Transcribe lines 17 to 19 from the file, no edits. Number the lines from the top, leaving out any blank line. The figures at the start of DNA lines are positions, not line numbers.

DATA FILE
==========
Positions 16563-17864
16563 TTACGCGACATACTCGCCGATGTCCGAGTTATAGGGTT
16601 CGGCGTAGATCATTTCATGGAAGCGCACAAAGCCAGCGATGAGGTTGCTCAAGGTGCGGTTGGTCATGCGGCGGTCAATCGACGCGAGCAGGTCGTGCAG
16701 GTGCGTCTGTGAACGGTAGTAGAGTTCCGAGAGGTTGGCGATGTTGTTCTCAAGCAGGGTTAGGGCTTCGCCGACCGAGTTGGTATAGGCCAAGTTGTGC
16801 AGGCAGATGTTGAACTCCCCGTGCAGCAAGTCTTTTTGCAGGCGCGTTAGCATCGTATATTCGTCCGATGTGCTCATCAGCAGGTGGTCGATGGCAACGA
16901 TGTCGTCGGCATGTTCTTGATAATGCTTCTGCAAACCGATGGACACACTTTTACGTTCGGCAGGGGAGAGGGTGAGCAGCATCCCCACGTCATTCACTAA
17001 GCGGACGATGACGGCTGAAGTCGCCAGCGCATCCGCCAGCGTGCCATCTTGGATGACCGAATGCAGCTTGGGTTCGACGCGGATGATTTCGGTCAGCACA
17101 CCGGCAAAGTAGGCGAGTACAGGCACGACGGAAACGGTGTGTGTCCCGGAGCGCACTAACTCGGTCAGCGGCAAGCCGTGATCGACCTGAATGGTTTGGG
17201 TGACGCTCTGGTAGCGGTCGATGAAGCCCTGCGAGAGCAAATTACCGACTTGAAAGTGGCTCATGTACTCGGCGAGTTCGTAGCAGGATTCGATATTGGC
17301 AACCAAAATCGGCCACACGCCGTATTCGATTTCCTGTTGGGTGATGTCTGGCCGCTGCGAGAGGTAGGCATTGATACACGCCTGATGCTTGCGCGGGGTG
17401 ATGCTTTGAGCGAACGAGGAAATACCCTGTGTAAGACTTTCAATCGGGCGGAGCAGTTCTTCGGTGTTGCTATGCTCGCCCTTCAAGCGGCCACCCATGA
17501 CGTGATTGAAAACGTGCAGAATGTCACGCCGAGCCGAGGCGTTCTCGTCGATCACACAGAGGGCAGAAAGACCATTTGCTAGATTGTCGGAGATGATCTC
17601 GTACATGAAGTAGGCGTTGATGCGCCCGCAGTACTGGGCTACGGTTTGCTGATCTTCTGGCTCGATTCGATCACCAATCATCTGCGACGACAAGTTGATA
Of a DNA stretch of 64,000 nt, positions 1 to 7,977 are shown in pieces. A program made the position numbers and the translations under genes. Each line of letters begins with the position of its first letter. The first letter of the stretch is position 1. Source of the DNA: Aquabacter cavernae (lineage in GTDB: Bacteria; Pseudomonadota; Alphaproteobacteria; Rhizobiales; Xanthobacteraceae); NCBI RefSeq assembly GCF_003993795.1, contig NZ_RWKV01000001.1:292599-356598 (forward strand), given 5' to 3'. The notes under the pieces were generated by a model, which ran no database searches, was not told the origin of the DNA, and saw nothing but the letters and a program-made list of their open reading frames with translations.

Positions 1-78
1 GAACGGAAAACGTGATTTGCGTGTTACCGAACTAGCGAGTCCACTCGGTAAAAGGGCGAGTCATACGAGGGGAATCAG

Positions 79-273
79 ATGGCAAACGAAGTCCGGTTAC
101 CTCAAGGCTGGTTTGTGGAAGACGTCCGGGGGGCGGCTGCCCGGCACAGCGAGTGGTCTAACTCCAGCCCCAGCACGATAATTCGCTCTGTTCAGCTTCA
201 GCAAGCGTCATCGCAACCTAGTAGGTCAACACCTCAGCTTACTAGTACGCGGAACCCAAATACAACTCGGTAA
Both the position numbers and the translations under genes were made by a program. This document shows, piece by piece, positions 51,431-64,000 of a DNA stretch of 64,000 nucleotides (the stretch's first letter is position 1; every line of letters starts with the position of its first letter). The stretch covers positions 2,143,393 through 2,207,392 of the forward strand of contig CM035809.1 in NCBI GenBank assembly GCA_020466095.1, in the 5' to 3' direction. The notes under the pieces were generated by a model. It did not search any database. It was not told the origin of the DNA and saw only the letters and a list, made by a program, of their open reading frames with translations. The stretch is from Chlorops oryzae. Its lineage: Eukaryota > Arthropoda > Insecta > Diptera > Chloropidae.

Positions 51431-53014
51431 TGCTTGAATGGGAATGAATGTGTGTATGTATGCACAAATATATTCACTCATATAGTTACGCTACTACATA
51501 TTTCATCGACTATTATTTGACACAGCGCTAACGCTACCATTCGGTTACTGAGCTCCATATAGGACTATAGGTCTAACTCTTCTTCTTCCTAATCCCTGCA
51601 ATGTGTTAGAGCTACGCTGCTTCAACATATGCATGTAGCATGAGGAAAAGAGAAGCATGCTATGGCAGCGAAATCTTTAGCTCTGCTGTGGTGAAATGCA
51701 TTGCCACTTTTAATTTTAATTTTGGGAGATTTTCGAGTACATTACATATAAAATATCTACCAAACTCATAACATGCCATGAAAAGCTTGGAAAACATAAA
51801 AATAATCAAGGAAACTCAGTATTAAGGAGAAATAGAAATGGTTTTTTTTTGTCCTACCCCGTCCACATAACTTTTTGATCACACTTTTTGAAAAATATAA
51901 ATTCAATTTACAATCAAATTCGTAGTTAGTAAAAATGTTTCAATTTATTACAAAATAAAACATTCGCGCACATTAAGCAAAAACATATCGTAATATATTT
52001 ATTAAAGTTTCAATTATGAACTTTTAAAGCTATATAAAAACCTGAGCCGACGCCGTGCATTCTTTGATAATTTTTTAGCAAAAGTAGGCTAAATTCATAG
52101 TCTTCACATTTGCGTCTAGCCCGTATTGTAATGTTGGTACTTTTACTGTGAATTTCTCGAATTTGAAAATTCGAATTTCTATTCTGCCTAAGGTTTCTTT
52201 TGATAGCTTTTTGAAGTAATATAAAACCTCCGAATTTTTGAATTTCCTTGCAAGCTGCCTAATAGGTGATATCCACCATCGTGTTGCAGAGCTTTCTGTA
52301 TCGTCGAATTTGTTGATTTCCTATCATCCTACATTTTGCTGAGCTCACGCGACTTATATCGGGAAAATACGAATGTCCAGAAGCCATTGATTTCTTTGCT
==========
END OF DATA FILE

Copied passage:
Positions 79-273
79 ATGGCAAACGAAGTCCGGTTAC
101 CTCAAGGCTGGTTTGTGGAAGACGTCCGGGGGGCGGCTGCCCGGCACAGCGAGTGGTCTAACTCCAGCCCCAGCACGATAATTCGCTCTGTTCAGCTTCA